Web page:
The city of Lahore came to a standstill as the heaviest downpour of this year’s monsoon season was recorded at 111mm yesterday, inundating parts of the city and making life miserable for residents across Lahore. The wretched state of the city points to a glaringly obvious fact; the urban resilience to floods has not improved in the slightest since last year, rather the situation has deteriorated owing to the massive construction projects underway that leave the city vulnerable to worse conditions in the event of heavy rainfall.

With no drainage system operational for a city where millions reside, rainwater in Cantonment Board Areas including Saddar Bazaar, Gol Chakar area, Dehli Road, Tufail Road, Sarwar Road and Zarar Saheed Road wrecked havoc in the seemingly better parts of Lahore. High intensity rainfall causes flooding every year in Lahore, yet the city sewage system and draining canals are not upgraded so they may have the necessary capacity to drain away the amounts of rainfall. According to the WASA MD, all 108 disposal and lift stations were functioning to their full capacity besides the 40 sucker lorries and 59 de-watering sets installed at sensitive points in the city, and yet life stood to a standstill.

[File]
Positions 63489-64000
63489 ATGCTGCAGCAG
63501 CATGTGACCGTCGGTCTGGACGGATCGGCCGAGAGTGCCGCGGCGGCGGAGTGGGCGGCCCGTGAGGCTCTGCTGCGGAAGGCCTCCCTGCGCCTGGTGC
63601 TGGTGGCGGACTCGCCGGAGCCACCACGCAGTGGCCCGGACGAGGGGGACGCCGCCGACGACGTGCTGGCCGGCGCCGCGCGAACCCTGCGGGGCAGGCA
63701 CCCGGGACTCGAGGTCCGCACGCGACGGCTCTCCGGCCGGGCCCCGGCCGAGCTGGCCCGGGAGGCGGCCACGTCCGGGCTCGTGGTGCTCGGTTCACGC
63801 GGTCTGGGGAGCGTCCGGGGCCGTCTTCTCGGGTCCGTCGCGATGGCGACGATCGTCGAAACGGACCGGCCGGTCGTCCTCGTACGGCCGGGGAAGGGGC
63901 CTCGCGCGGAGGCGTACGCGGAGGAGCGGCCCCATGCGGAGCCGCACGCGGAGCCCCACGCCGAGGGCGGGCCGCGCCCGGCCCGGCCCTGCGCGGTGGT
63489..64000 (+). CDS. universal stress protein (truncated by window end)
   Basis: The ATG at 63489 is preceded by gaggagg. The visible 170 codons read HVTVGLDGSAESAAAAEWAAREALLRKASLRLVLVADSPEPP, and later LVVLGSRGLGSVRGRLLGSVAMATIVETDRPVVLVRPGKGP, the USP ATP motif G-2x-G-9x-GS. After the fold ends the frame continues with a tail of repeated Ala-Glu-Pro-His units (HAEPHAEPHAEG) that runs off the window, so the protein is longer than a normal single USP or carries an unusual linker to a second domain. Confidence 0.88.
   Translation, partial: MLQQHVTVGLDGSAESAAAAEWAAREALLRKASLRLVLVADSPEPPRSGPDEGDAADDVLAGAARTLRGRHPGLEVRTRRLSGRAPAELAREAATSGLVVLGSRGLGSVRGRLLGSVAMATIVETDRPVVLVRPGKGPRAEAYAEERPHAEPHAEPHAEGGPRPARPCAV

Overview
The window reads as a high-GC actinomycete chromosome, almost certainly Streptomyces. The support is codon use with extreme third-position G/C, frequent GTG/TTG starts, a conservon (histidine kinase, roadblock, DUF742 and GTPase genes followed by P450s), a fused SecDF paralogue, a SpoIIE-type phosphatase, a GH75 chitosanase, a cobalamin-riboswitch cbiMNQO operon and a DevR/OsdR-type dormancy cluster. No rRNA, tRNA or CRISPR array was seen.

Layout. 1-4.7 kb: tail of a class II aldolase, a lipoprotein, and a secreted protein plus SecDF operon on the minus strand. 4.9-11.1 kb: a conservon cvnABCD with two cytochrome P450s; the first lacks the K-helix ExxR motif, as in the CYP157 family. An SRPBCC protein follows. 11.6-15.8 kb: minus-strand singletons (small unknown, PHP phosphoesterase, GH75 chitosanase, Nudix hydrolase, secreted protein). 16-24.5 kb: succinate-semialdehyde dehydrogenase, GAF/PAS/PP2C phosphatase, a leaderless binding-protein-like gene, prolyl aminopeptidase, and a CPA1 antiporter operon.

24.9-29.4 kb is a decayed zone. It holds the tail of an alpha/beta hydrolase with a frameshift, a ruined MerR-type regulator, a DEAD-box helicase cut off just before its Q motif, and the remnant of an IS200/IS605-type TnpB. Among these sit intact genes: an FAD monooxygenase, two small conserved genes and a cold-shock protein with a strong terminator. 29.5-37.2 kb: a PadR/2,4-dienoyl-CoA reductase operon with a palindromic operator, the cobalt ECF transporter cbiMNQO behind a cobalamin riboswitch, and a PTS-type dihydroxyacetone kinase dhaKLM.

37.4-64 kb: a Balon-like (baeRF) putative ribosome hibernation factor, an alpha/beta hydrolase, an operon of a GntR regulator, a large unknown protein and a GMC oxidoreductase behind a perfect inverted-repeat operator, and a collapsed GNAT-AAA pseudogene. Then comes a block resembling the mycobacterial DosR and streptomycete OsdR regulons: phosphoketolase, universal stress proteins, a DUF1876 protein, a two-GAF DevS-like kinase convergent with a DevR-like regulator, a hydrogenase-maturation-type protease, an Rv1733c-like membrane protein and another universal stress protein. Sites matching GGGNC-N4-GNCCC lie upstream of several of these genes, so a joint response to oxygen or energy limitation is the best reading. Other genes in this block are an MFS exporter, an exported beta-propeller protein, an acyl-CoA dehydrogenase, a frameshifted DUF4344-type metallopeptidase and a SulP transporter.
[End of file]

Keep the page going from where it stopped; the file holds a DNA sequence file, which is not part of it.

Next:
The ongoing Rs 7 billion projects of changing of sewerage and water pipelines from Lawrence Colony to Samnabad, has exacerbated the problem for now but hopefully drainage will be improved once the project is completed. It would be wise for planning officials to create a network of stormwater drains as the project for overhauling the pipelines is already underway. Urban planning plays an integral role in improving the resilience of cities to natural hazards. The city that has been turned into a concrete jungle has little open soil left to aid natural drainage of storm water. The least the city administration can do is ensure that the residents do not suffer at the hands of flooding, disease and electrocution that follows when rain disrupts their daily lives.